The owners of Sven's Café pride themselves on being ahead of their time—when Steve Goretzko and his business partner George Voglis began roasting in 1989, they were among the first in Wisconsin to specialize in fair-trade and organic coffee. After Sven’s Organic Coffee Company began to take off, Goretzko decided to open Sven’s Café in Bay View; eventually, he added another location in downtown Milwaukee.
Goretzko hails from Berlin, and Sven’s Café has a decidedly European feel; baristas use Probot and Gothot German roasters to brew fresh java, for example. Sven’s coffee beans hail from the world over, harvested in far-flung locales including Africa, Indonesia, South America, Hawaii, and the moon. The café also serves breakfast sandwiches, paninis, salads, and soups.
Gloria Jean’s Coffees’ expert baristas brew fresh cups of coffee using Rainforest Alliance beans and a passion for carefully cultivated caffeine. Whirlwinds of crushed ice co-mingle with richly roasted coffee to craft 24-ounce chillers—a slushy, sweet treat dense with dessert-like flavors. Celebrate seasonal transience with a pumpkin-spice chiller, or tickle taste buds with a frosty, slurpable snow globe in the form of a white-chocolate-caramel-cookie chiller. Five dark-chocolaty cocoa-loco chillers can help customers stay cool and caffeinated for a full workweek or provide a necessary jolt of get-up-and-go to an entire bicycle polo team after a night spent dreaming of steel children and living motorcycles.
Jennifer Nowicki really loves produce; she's named her third restaurant Verduras, the Spanish word for vegetables. The completely vegetarian menu employs ingredients such as grapefruit, beets, and teriyaki-infused carrots to insulate sandwiches, salads, and soups, many of which are also vegan or gluten free. However, the ever-shifting curls of steam that tickle the hardwood floors, exposed rafters, and large windows hint at Verduras' primary focus: teas from all across the globe. Beneath the ivory-hued exposed bricks, white, green, rooibos, and local Rishi teas steep in hot water, filling mugs with the flavors of wild rose, hibiscus, or chai. The floral aromas of darjeeling fill the air as patrons gaze at the art on the walls, rendered in crisp black and white like a zebra’s yearbook page.
Most of Wild Flour's loaves are crafted with traditional old-world European techniques, which exclude fat, oil, sugar, eggs, dairy, and preservatives and replace them with high-quality flours. Artisan favorites, such as the olive rosemary and cranberry walnut, complement any meal, while health-conscious selections such as the whole-grain flax-seed bread and the multigrain sourdough will allow nutrition-minded architects to nosh guilt free. Each of Wild Flour's four cozy stores serves hot lunch daily, with a rotating soup selection that pours the likes of Catalina chicken, cream of potato with bacon, and tomato red-pepper bisque alongside hot grilled sandwiches such as the zipper (ham, salami, provolone, tomato, onion, jalapeños, and mayo, $5.50) and the hot vegetarian (marinated eggplant, red peppers, portobello mushrooms, and pesto sauce, $4.90). Cold deli classics also sashay out of the kitchen, including egg salad ($4.90) and chicken salad ($5.50) and a wide selection of salads (starting at $3.25).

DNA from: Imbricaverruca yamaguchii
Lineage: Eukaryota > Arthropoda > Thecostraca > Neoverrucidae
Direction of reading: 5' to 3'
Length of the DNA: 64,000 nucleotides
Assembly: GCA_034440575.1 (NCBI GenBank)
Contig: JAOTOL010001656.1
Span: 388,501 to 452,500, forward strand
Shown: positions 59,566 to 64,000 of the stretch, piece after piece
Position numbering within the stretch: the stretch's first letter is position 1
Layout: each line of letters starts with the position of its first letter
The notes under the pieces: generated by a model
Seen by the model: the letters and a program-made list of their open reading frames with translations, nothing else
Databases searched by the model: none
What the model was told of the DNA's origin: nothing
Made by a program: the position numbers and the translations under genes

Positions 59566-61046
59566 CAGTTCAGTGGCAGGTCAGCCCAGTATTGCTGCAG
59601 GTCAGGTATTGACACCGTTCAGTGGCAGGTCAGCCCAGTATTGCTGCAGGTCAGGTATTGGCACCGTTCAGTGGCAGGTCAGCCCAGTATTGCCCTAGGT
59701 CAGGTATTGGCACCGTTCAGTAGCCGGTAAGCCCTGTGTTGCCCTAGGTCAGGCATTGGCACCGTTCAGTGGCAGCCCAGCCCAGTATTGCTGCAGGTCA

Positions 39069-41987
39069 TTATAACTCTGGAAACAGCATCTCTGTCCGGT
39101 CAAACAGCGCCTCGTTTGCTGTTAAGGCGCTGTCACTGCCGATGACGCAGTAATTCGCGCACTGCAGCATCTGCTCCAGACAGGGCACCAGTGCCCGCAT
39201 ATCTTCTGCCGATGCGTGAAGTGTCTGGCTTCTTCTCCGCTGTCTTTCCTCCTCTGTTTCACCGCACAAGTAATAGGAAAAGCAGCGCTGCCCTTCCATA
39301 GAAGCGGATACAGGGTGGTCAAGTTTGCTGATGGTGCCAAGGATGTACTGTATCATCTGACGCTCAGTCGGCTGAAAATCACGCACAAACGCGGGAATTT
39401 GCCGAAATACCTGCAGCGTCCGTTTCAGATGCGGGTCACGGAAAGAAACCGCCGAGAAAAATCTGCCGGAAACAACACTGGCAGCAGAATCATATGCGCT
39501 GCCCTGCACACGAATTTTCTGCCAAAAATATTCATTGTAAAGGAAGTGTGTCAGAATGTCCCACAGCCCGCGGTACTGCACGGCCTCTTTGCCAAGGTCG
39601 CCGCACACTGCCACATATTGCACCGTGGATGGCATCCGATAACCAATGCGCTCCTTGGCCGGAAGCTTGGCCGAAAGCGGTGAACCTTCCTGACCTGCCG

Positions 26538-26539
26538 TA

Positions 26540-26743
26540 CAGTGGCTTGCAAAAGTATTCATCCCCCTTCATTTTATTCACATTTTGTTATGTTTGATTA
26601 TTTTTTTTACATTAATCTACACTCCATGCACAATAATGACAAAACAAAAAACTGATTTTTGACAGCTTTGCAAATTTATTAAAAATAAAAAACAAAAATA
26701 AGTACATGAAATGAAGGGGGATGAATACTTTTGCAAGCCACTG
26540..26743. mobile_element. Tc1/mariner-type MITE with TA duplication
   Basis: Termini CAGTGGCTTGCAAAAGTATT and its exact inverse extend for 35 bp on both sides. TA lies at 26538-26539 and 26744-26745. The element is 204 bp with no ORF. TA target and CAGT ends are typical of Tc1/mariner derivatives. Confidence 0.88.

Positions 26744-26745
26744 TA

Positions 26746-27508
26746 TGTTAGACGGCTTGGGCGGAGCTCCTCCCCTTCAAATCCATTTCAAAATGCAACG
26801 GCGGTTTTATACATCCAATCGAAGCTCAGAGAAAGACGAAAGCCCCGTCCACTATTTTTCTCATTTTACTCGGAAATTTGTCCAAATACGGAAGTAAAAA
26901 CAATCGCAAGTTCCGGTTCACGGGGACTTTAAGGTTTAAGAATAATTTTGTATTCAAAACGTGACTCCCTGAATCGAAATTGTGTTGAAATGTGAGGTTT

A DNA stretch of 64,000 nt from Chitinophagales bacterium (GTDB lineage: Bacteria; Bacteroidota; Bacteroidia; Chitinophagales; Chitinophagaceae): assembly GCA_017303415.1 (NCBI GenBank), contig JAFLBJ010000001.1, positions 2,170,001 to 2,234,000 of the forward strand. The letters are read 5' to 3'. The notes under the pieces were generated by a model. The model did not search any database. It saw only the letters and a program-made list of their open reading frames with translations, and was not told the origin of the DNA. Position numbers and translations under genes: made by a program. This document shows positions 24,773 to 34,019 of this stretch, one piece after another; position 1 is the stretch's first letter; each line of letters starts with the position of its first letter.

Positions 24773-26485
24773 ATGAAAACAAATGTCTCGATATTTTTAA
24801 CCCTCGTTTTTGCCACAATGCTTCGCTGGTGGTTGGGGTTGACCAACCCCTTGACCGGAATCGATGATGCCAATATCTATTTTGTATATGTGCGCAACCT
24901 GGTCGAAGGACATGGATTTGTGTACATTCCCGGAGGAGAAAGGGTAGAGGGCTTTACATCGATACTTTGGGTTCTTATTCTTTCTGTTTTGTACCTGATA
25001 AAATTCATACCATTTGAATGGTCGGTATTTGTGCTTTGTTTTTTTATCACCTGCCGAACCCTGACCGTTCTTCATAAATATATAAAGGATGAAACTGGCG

When Sababa's founder and head chef, Ed Wahhab, isn’t whipping up a homestyle menu of Middle Eastern dishes, he can be found in the dining room reading diners' fortunes in the bottoms of their cups of Arabic coffee. Ed’s banter and his love of card tricks create a sense of camaraderie that fills Sababa—Hebrew and Arabic slang for "awesome"—as patrons settle in at the bar, puff strawberry-daiquiri-flavored hookah on the patio, or sample housemade hummus and falafel.
Putting a modern American slant on traditional Mediterranean cuisine, the kitchen flavors beef sliders with kifta spices and creates nachos with pita chips, feta and cheddar cheese, lemon tahini sauce, and a medley of garbanzo beans and vegetables. Bartenders pour wine, crack open bottled beers, and mix up specialty cocktails, such as a manhattan with cardamom and a French martini, whose blend of Chambord, pineapple juice, and vanilla vodka is served in the traditional French way, by a weeping clown.
Rochambo boasts more than 70 teas, locally roasted coffees, and distinguished microbrews inside its Victorian-styled sipping space. Teas come in varieties such as green, black, scented black, white, periwinkle, and oolong, all priced by their degrees of rarity and measured by the cup, pot, furlong, or ounce. Feel free to gulp house teas, such as the mountain huckleberry or Japanese sencha ($1.75 a cup), or furnish chilly hands with extra-rare libations such as the white silver needles tea ($3.75 a cup).
Loacated in the heart of Historic Brady Street, the warm and homey "Brewed Cafe" invites you to relax with excellent quality coffee (roasted by our good friends at Anodyne Coffee Roasting Company) and array of delicious foods ranging from homemade bakery to our signature vegetarian chili, sandwiches and spreads.